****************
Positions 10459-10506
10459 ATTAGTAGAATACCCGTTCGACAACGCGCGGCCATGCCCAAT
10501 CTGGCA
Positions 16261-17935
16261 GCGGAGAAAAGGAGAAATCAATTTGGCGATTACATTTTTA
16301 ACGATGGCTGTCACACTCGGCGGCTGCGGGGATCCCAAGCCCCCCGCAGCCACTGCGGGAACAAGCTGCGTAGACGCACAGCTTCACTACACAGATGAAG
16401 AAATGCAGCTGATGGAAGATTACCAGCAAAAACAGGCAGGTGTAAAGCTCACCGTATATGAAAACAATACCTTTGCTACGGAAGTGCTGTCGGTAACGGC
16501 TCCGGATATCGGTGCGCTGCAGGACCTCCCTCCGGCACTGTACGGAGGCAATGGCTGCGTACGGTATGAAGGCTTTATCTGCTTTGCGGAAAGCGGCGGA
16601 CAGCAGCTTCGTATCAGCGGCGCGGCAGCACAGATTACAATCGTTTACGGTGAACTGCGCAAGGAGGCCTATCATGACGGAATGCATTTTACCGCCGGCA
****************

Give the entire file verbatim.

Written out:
Positions 10459-10506
10459 ATTAGTAGAATACCCGTTCGACAACGCGCGGCCATGCCCAAT
10501 CTGGCA
Positions 16261-17935
16261 GCGGAGAAAAGGAGAAATCAATTTGGCGATTACATTTTTA
16301 ACGATGGCTGTCACACTCGGCGGCTGCGGGGATCCCAAGCCCCCCGCAGCCACTGCGGGAACAAGCTGCGTAGACGCACAGCTTCACTACACAGATGAAG
16401 AAATGCAGCTGATGGAAGATTACCAGCAAAAACAGGCAGGTGTAAAGCTCACCGTATATGAAAACAATACCTTTGCTACGGAAGTGCTGTCGGTAACGGC
16501 TCCGGATATCGGTGCGCTGCAGGACCTCCCTCCGGCACTGTACGGAGGCAATGGCTGCGTACGGTATGAAGGCTTTATCTGCTTTGCGGAAAGCGGCGGA
16601 CAGCAGCTTCGTATCAGCGGCGCGGCAGCACAGATTACAATCGTTTACGGTGAACTGCGCAAGGAGGCCTATCATGACGGAATGCATTTTACCGCCGGCA